But if the a/c compressor was the only thing wrong with the Mustang, and it was otherwise in good condition, sure, that beats car payments.
  • jrdwyerjrdwyer Member Posts: 168
    Just had the clutch part of an a/c unit go out in a 1988 Olds Delta 88. Shops wanted $270-$320 to repair. As this car has 178,000 miles, I really did not want to put such money into repair. But, if the bearings locked up on the clutch, the one serpentine belt would stop moving and the car would halt. So I talked to a Olds Service person and he recommended a shorter belt to bypass the a/c unit. It just so happens that GM cars of this era could be had with no a/c. So for $15 and 10 minutes under the hood, I had a cheap fix and the old Olds keeps going!
  • wtd44wtd44 Member Posts: 1,208
    You've got admirable moxy to stick with the old beast and spend the loot. You certainly won the bet, getting what, 55K more miles?
    There used to be an outfit in Richardson, Texas that sold every car ac item you could ever want. They are not impossible to home repair. I know.
  • dish2dish2 Member Posts: 1
    Anyone have problems with the 1995 chevy s10 such as lock-up solinoid? Purchased auto & went to gas station & had an oil & transmission change at which time the auto which is an automatic would not shift gears. Auto had to be towed to a transmission place. I had auto less that 24 hrs. Now the auto after being at a stop sounds like it shifting into another gear. WHen in park & shifted to Drive the auto jumps.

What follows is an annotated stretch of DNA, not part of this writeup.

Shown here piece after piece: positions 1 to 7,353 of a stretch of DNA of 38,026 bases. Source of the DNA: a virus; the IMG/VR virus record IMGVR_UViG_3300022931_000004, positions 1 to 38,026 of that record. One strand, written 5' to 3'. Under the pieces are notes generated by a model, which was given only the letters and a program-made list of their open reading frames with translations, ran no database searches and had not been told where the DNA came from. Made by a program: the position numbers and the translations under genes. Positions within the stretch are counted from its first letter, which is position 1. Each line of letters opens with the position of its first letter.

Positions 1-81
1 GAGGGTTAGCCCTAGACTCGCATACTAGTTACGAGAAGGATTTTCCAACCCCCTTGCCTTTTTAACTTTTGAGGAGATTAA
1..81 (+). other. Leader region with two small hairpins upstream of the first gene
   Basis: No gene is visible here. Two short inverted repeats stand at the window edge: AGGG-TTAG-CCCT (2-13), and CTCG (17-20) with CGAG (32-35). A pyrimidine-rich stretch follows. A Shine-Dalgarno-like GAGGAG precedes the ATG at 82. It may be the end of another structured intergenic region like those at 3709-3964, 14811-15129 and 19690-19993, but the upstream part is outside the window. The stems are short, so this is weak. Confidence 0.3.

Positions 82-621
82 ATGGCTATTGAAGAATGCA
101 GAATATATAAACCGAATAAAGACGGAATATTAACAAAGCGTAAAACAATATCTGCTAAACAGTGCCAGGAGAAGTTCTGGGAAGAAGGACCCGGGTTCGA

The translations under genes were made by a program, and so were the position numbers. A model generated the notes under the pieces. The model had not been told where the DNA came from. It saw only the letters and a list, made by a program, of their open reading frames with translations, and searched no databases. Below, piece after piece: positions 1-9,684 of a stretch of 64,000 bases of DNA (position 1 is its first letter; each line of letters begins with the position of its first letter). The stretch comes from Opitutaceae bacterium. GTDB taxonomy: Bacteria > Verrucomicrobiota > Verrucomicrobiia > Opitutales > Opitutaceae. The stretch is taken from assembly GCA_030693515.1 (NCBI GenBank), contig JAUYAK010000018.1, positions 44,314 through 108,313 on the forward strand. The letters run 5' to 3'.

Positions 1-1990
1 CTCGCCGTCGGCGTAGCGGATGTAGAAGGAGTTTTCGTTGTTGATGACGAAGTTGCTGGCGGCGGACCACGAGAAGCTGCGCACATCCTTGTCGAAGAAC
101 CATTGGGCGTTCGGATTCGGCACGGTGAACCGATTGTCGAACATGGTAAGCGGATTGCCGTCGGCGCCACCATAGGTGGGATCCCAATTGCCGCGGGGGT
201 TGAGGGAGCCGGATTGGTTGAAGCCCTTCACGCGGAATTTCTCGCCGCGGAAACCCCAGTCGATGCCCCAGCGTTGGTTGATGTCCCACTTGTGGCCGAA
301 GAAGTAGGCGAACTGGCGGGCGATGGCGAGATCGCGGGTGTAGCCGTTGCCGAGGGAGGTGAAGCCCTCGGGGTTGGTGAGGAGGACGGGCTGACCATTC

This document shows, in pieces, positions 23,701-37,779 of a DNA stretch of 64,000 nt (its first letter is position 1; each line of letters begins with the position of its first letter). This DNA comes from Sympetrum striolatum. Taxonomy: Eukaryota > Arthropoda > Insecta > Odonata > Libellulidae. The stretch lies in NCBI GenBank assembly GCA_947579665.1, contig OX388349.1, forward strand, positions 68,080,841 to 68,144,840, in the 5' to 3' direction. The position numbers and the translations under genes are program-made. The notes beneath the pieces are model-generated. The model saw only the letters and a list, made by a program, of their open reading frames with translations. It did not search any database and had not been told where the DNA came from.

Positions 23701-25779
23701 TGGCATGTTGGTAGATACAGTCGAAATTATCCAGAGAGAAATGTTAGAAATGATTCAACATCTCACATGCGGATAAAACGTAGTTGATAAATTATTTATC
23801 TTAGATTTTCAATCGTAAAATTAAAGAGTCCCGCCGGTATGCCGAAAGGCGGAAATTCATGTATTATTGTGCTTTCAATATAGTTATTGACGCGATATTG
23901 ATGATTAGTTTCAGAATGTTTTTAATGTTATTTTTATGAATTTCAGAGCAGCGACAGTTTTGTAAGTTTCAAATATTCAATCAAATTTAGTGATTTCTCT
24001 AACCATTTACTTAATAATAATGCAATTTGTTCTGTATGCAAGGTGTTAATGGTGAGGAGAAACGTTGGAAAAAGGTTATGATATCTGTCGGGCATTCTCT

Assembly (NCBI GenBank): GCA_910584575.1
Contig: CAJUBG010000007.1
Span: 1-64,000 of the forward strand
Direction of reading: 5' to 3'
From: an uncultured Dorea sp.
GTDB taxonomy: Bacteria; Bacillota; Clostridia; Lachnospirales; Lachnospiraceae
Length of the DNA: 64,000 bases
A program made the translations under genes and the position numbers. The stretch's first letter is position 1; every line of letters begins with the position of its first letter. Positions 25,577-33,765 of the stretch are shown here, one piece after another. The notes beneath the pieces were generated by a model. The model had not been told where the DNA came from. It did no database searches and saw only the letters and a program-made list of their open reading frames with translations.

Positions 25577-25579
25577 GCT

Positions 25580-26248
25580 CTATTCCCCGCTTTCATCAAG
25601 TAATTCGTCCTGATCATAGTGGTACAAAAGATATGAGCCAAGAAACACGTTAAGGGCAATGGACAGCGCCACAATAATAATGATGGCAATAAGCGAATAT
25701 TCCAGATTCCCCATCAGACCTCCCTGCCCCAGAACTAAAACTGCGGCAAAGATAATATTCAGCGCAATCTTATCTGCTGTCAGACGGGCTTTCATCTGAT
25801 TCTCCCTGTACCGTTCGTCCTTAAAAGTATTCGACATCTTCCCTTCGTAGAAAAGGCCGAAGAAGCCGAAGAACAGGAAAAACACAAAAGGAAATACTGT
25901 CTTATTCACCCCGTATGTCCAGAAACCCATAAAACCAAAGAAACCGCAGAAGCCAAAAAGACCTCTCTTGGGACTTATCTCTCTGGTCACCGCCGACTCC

• auntbeaauntbea Member Posts: 18
    Mom 70 years old, probaly will drive another 5 years or so because of vision. Has '89 Dodge Dynasty with 59,000 mostly grocery store and dr. appt. miles (trips all under 5 miles). Maintenance done infrequently. Loaned car to relative for a 10-mile trip. While on trip, smoke started coming from one wheel. Brakes went out. No previous indication she could see or feel that brakes were going bad, but had not been inspected for awhile. Had car towed to reputable mechanic.
  • auntbeaauntbea Member Posts: 18
    Mechanic says brakes must be completely rebuilt--replace everything from master cylinder, wheel cylinder, lines, etc. on all 4 wheels (safety factor) for a cost of $1200. Does this seem reasonable? If no major engine or tranny problems found, is it worth doing? Another used car would give her unknown problems. What would you do if money is very tight, income limited, and it was either have the $1200 job done or buy another $2000 car with unknown problems? Can't have car towed from place to place for several estimates.
  • andre1969andre1969 Member Posts: 25,053